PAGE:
Saturday 23 March 1996
For me the best part of the working week is when I walk into my garden and fire an arrow from one of my longbows that is nearing completion. A really good specimen will land an arrow in the clump of trees 45 yards away.
If the bow is made from yew this will be a rather fraught experience. We bowyers refer to failures - we never have breaks. It is often said that yew will fail at the first firing or last a lifetime.
From a dull piece of wood a good bowyer can produce a relatively good bow. But it is possible to produce a bad bow from an excellent piece of wood. The skill of the bowyer is to find the best timber and then produce the best possible bow from it. If it was a case of finding yew all the time I think I'd be a nervous wreck by now. A good English yew bow will take me over a week to make, and the timber it is made from will have had to be seasoned for at least five years. Even then there is more chance that it will fail at the first attempt than with a cheaper, laminated bow.
I prefer to use wood from the bole - the trunk - because that is the best way of producing staves of the right length and with the correct sap/heartwood proportions to ensure the bow is both strong and springy. If the bole is not clean of branches the timber is likely to contain pin holes, knots, sap rot, heart shake, cracks and splits. A piece of English yew that looks promising on the outside ends up as a pile of rubbish once I have cut into it and cleft some of the timber.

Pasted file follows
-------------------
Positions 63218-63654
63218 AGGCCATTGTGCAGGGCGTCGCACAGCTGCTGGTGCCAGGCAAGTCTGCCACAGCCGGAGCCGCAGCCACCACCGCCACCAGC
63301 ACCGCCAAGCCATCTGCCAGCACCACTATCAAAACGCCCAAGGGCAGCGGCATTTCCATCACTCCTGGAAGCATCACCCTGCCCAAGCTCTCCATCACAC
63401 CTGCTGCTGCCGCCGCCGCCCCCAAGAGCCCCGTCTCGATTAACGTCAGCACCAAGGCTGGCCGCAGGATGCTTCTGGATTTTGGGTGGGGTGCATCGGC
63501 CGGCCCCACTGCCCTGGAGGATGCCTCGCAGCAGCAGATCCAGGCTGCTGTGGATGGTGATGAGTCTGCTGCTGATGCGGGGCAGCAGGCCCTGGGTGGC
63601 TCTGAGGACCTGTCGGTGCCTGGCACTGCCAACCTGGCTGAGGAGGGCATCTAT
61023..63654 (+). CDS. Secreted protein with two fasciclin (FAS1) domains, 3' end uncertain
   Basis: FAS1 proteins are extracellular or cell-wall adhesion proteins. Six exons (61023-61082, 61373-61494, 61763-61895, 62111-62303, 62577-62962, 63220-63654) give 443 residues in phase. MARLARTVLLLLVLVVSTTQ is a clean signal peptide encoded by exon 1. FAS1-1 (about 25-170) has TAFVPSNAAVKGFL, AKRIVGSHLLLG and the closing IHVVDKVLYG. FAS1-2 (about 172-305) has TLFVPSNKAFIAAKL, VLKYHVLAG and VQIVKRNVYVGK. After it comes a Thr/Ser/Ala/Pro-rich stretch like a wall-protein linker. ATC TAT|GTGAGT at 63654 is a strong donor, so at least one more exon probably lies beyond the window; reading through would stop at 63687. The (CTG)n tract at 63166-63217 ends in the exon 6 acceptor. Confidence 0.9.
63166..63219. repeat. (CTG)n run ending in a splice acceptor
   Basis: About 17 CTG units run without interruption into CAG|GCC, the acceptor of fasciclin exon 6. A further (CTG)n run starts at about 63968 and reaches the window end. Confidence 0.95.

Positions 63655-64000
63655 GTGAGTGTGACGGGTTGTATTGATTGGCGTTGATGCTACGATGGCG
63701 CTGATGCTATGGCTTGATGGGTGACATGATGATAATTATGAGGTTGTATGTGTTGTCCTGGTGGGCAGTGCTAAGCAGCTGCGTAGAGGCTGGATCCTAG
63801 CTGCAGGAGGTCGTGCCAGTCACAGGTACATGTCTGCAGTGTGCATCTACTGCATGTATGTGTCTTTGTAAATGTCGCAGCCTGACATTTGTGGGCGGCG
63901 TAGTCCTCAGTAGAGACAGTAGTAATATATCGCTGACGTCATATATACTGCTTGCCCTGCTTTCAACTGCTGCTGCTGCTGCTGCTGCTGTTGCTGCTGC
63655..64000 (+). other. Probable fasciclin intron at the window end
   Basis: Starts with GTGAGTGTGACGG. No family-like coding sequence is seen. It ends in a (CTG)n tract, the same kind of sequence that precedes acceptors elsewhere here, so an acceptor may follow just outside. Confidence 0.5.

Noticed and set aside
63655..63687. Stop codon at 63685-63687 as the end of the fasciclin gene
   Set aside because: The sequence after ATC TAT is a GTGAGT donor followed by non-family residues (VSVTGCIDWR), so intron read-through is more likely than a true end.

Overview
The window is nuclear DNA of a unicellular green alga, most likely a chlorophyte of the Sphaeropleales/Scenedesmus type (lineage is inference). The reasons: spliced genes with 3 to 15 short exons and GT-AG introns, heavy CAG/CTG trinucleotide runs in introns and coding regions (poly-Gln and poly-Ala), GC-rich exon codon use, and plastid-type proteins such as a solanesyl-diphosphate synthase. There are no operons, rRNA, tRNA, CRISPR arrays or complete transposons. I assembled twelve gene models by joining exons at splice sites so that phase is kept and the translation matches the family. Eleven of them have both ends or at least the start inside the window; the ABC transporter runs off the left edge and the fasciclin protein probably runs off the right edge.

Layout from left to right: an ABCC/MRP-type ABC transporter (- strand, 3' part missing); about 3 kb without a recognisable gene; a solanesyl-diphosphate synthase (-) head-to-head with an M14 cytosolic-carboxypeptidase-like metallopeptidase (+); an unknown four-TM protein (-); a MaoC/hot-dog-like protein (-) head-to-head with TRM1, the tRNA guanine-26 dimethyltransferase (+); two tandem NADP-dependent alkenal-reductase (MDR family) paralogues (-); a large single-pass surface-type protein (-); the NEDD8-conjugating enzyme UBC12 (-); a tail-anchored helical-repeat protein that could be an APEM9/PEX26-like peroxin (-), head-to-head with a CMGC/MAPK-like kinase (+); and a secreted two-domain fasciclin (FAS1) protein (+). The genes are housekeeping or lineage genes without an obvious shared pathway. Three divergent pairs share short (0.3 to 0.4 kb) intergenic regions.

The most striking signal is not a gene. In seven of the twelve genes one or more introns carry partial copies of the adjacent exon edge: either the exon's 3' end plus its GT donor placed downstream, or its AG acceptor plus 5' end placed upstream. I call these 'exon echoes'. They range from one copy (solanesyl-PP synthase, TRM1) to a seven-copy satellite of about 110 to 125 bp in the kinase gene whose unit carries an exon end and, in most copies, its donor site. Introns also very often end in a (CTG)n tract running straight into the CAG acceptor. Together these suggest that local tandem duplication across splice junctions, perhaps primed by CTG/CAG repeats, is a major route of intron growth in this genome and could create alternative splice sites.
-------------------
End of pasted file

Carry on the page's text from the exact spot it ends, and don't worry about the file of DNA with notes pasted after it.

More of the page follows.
When I hear that a local yew tree is to be felled I rush out to see it. My mouth waters if it is dead straight like a telegraph pole, but I know from bitter experience that basically all English yew is a lottery. The best yew comes from the USA and Canada, where it grows at a higher altitude, which seems to make all the difference to quality.
I prefer to use a laminated bow, as they are more reliable. My laminated bows are made from a mixture of South American boxwood and hickory, for large archery specialists in this country, Germany, Holland and Sweden, as well as for the film industry.
Most days I can be found in my workshop at home. I try to vary the day as I find it hard to perform one function all day. However on Fridays I like to saw the basic staves of the next week's batch and to do most of the gluing of the two parts that make up the basic bow.
The least pleasant task is making the horn nocks - the traditional hook arrangement at the ends of the bow to which the string is attached. Grinding up animal horn, which I buy in from abattoirs, is a nasty, smelly business.
Finishing is also rather laborious - I use a great deal of steel wool and fine abrasive paper before either French polishing or varnishing. The result is hopefully a commendable piece of craftsmanship.
If I were to go for the highest performance bow I could find I would choose an Olympic standard carbon fibre model designed by computer and made in the USA or Japan. But using a bow like that is shooting, not archery.
Steve Ralphs was talking to Clive Fewins
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